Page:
An overview of penetrating traumatic brain injuries at a major civilian trauma centre in South Africa

  • Johannes JP Buitendag Stellenbosch University
  • Abraham Ras Stellenbosch University
  • Victor Kong University of the Witwatersrand
  • John Bruce University of KwaZulu-Natal
  • Grant Laing University of KwaZulu-Natal
  • Damian Clarke University of KwaZulu-Natal
  • Petra Brysiewicz University of KwaZulu-Natal
Keywords: Traumatic Brain Injury, Penetrating, Motor Score, Simplified Motor Score

Abstract

Background: This study reviews our experience with penetrating Traumatic Brain Injury (TBI) in order to define and describe the injury pattern and the outcome. A secondary aim of this study was to review the use of the Motor Score (M Score) and the Simplified Motor Score (SMS) to assess and triage patients with penetrating TBI.

Methods: All patients with a TBI secondary to a penetrating mechanism were identified from the Hybrid Electronic Medical Registry at Pietermaritzburg Metropolitan Trauma Service (PMTS) from January 2012 to December 2014. Standard demographic data, need for neuro-surgical intervention, location of external wounds, CT findings and mortality where analysed. The Glasgow Coma Scale (GCS) M score and SMS score were specifically evaluated to determine the relationship between the individual motor component and patient outcome.

Results: Over the two-year period January 2012–December 2014, a total of 384 patients were admitted following a penetrating TBI. There were 350 males and 34 females and of this total 7 (1.82%) died. The mechanism of injury was axe (30), bottle (34), gunshot wound (GSW) (22) and stab wound (298). The average age for axe injuries was 27 and bottle injuries was 30. The average age for firearms and knives was 29 and 30 respectively.  Surgery was not required for 76.67% of patients. The need for surgery varied according to mechanism of injury. Axe injuries were treated non-operatively in 47.83%, bottle injuries in 87.50%, firearms 70% and knife injuries were treated nonoperatively in 86.84% of cases. The overall survival rate for a penetrating head injury in this population is 98.16%. There were a total of 368 patients with a motor score of 6 of which one died. The survival rate was 99.7% and the mortality rate 0.3%. There were only 6 patients with a motor score of 5 and only 2 with a motor score of 4. The survival rate for both these groups was 100%. There was a total of 6 patients with a motor score of 1. There was a 100% mortality rate is this group.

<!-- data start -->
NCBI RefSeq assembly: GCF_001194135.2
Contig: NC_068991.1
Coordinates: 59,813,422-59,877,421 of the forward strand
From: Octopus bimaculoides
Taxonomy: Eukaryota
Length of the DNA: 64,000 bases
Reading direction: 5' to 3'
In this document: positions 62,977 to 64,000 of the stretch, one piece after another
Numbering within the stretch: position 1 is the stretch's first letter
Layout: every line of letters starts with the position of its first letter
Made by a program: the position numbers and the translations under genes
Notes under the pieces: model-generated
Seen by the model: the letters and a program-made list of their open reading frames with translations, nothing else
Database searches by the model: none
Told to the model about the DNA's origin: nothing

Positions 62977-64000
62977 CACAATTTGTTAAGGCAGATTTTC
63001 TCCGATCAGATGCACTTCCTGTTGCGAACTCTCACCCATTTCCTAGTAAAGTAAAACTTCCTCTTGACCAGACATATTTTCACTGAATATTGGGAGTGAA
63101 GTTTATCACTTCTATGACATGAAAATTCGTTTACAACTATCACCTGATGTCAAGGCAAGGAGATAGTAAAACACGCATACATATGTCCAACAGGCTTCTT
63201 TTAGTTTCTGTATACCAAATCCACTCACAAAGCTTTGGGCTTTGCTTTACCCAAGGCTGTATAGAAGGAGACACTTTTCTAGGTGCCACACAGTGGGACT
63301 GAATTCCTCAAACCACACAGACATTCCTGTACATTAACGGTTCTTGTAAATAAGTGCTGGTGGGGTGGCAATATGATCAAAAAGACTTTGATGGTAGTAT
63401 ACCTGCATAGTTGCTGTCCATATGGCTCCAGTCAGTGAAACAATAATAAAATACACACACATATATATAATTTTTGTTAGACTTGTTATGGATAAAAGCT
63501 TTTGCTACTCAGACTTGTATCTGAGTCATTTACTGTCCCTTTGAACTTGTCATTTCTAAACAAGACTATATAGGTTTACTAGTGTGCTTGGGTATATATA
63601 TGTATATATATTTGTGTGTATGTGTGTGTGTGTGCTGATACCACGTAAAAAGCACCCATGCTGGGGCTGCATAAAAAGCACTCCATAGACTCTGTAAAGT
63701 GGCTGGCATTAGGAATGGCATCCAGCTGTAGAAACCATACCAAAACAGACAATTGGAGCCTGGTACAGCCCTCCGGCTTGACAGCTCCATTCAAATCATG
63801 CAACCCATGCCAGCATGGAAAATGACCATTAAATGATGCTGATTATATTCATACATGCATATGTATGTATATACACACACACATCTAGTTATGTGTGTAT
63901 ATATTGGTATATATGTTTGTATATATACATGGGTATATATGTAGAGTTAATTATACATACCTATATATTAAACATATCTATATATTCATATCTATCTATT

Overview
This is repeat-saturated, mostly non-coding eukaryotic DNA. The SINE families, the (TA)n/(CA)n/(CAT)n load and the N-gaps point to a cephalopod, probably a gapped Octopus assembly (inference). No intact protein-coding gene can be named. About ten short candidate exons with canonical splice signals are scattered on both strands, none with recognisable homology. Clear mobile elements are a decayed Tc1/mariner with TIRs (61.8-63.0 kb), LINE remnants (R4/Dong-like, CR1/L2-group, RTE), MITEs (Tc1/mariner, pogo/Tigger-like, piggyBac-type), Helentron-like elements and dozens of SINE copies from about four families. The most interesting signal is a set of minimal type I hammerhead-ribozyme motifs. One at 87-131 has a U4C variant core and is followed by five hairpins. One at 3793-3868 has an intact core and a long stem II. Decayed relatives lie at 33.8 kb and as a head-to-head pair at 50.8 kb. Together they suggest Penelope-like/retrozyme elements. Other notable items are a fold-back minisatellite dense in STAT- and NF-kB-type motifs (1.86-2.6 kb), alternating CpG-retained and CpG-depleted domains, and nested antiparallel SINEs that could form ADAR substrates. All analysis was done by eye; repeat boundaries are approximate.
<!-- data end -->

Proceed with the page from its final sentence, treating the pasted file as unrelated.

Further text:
Conclusion: Penetrating TBI has a good prognosis. The vast majority of cases do not require neuro-surgical intervention. Poor motor score is associated with a poor outcome.

Author Biographies

Johannes JP Buitendag, Stellenbosch University

Department of Surgery, Tygerberg Hospital, Stellenbosch University, Cape Town, South Africa

Abraham Ras, Stellenbosch University

Department of Surgery, Tygerberg Hospital, Stellenbosch University, Cape Town, South Africa

Victor Kong, University of the Witwatersrand

Department of Surgery, University of the Witwatersrand, Johannesburg; and Department of Surgery, University of KwaZulu Natal, Durban, South Africa

John Bruce, University of KwaZulu-Natal

Department of Surgery, University of KwaZulu Natal, Durban, South Africa

Grant Laing, University of KwaZulu-Natal

Department of Surgery, University of KwaZulu-Natal, Durban, South Africa

Damian Clarke, University of KwaZulu-Natal

Department of Surgery, University of the Witwatersrand, Johannesburg; and Department of Surgery, University of KwaZulu-Natal, Durban, South Africa

Petra Brysiewicz, University of KwaZulu-Natal

School of Public Health Medicine, University of KwaZulu-Natal, Durban, South Africa

Published
2019-02-13
How to Cite
Buitendag, J., Ras, A., Kong, V., Bruce, J., Laing, G., Clarke, D., & Brysiewicz, P. (2019). An overview of penetrating traumatic brain injuries at a major civilian trauma centre in South Africa. South African Journal of Surgery, 57(1), 37-42. Retrieved from http://sajs.redbricklibrary.com/index.php/sajs/article/view/2711
Section
Trauma